A:  Need a business ecosystem which may not be available in smaller towns as well as entrepreneurial spirit. Entrepreneurial gene got bred out of industrial midwest due to factory heritage, in great plains Farmers had such thin margins that risk gene is out
Q: Work with start ups?
Failure rate very high but like Little League.  They are more like college ball, candidates having to go through a couple of screens, although they do work with smaller businesses by city council mandate
Q: If you tell everyone your secret won't you build your competition?
A:  Take the moving of jobs out of it and it doesn't really matter.  Every town has its own, different economic garden.
Q: What do you do different from big consulting firm?
A:  Cater to smaller scale businesses and McKinsey has just now stumbled into complexity but they don't use temperament at all and don't use network economics, for instance, Brian Arthur from Stanford on increasing returns and lock in
Q:  If everyone did this isn't the fundamental skill the capacity to network?
A:  Part of the formula.  Any business is either a commodity (product is exactly the same) and price is the only measure (producing a race to the bottom) or innovate (one of a kind) and keep on innovating to stop from becoming a commodity.  Two words based upon 35 years of experience - export innovation, make it new and export outside your community
Q:  How do you structure your service?
A:  National center will do a company for $4000.  Usually a public agency, the city or state, pays.
Q:  How much depends on a high tech work force?
A:  Not high tech per se but innovation instead.  Get out of commodity jobs into skilled and innovative, one of a kind work.
Q: Work force development through community colleges?
A:  Yes, in constant communication with community colleges as to what is needed from education.
800 communities have visited Littleton over the 25 years to learn how they do economic gardening.

Sunday, January 5, 2014

Fukushima Nuclear Accident and Roadmap for Decommissioning

Kenji Tateiwa, TEPCO, nuclear power programs, Washington DC office

Worked at Fukushima Daini from 1996-2000 and lived in an area that is now uninhabitable.  Also worked on the advanced boiling water reactors of South Texas Project.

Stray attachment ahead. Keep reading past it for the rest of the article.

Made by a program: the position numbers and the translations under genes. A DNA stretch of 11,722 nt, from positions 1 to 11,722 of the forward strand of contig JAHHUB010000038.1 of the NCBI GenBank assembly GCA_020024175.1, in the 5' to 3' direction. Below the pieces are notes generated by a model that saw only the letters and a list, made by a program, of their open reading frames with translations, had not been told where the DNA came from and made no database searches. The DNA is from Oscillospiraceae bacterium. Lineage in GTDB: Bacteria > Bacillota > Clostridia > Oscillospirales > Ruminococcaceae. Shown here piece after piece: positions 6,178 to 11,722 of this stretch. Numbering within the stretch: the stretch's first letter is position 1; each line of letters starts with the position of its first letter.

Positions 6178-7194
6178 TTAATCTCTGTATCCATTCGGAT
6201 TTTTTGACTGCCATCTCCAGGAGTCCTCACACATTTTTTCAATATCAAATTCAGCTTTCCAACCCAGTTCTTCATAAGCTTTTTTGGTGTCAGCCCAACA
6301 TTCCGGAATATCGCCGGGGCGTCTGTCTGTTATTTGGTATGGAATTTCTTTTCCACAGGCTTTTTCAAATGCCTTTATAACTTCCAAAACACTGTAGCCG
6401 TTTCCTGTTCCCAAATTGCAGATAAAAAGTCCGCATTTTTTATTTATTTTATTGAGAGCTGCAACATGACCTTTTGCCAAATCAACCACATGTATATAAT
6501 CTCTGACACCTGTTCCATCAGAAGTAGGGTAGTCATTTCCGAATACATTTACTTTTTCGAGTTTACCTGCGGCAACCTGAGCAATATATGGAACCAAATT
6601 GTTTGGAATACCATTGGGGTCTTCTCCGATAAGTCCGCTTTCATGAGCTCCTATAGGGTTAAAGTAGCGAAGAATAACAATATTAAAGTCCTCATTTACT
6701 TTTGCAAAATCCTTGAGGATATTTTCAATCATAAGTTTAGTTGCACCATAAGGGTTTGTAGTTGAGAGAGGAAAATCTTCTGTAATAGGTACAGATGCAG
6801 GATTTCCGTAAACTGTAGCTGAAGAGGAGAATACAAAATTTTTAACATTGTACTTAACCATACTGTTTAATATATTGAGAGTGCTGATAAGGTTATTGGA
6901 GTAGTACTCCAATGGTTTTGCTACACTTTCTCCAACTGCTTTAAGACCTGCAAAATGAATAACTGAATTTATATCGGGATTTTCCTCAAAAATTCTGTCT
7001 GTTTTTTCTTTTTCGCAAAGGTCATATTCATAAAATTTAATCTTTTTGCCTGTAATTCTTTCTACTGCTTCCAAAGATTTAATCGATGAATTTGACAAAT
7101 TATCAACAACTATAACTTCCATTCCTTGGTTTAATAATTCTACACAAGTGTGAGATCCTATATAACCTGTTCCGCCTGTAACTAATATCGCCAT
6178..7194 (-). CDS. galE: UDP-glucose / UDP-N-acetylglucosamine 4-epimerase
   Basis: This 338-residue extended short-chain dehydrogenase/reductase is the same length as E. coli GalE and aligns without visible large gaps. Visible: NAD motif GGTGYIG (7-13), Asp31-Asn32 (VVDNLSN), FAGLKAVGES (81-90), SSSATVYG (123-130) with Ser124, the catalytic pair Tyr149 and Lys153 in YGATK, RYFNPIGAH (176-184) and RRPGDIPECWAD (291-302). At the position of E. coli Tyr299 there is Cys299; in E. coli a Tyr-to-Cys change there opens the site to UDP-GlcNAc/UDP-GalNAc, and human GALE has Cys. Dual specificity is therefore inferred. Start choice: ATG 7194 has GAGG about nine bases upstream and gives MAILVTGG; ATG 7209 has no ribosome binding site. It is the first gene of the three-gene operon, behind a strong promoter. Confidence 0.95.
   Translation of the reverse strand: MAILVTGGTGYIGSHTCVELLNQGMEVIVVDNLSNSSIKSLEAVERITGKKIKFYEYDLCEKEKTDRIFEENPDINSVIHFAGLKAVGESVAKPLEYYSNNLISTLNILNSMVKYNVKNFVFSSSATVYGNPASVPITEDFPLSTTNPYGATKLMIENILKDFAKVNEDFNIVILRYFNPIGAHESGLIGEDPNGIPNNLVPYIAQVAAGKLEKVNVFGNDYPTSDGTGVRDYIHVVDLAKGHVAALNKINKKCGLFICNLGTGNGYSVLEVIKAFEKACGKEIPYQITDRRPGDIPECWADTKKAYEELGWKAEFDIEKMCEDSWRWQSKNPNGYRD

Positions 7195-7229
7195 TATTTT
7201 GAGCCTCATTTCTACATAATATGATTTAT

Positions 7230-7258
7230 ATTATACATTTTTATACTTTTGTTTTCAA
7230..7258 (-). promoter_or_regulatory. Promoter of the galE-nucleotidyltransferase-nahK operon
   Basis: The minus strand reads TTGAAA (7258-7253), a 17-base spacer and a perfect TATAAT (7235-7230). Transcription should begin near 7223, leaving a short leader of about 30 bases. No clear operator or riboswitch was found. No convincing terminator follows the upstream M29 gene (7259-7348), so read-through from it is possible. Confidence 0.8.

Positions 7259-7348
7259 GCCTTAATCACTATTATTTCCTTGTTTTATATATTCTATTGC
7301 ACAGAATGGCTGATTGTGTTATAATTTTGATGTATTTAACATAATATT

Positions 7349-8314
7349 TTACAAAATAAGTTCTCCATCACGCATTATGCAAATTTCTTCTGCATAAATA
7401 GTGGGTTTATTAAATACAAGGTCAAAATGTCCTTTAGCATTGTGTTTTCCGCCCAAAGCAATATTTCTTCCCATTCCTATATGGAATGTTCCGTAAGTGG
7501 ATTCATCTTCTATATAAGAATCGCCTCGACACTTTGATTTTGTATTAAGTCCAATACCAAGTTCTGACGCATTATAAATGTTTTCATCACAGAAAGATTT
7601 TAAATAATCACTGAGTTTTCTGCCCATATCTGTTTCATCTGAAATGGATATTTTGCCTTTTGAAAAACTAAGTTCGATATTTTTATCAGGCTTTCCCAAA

US nuclear industry had a team of 10 members in Tokyo for two years through INPO (Institute of Nuclear Power Operations).
Core meltdown in Unit 1
Have now identified the area of leakage in Unit 1
Spent fuel pools at Units 3 and 4
Biggest risk is the molten fuel in the cores, cooled by seawater which is leaking out and ground water is also flowing in.  No water is allowed to be dumped and all is stored on site. Thinking about building a frozen soil wall of about a mile to prevent groundwater inflow.
Seawater contamination only near the plants and offsite radiation has been reduced significantly.

Roadmap:  begin removal of spent fuel, removal of core melt - taking 10 years, decommissioning - taking 30-40 years
Integrated Management of Decommissioning Technologies - IRID established recently

He is extremely serious and committed and looks like he's hurting.  Somber.

Q:  How did TEPCO perform in informing the public?
Didn't hide anything but was perceived to have done so.  Hard to determine core melt although it is likely that three units have experienced it.  Experts never thought that the reactor building would have a hydrogen explosion.

Q:  Reform and breaking up the "nuclear village" with little regulation?
Nuclear safety reform plan from TEPCO issued 3/13 but plan is implemented by people and morale is now low.
Q:  Difficulties of decommissioning and what would it look like?
Cores may have melted to concrete floor outside pressure vessel, Unit 1 most severe.  Debris is mixture of materials from fuel and pressure vessel and needs to be cooled while being removed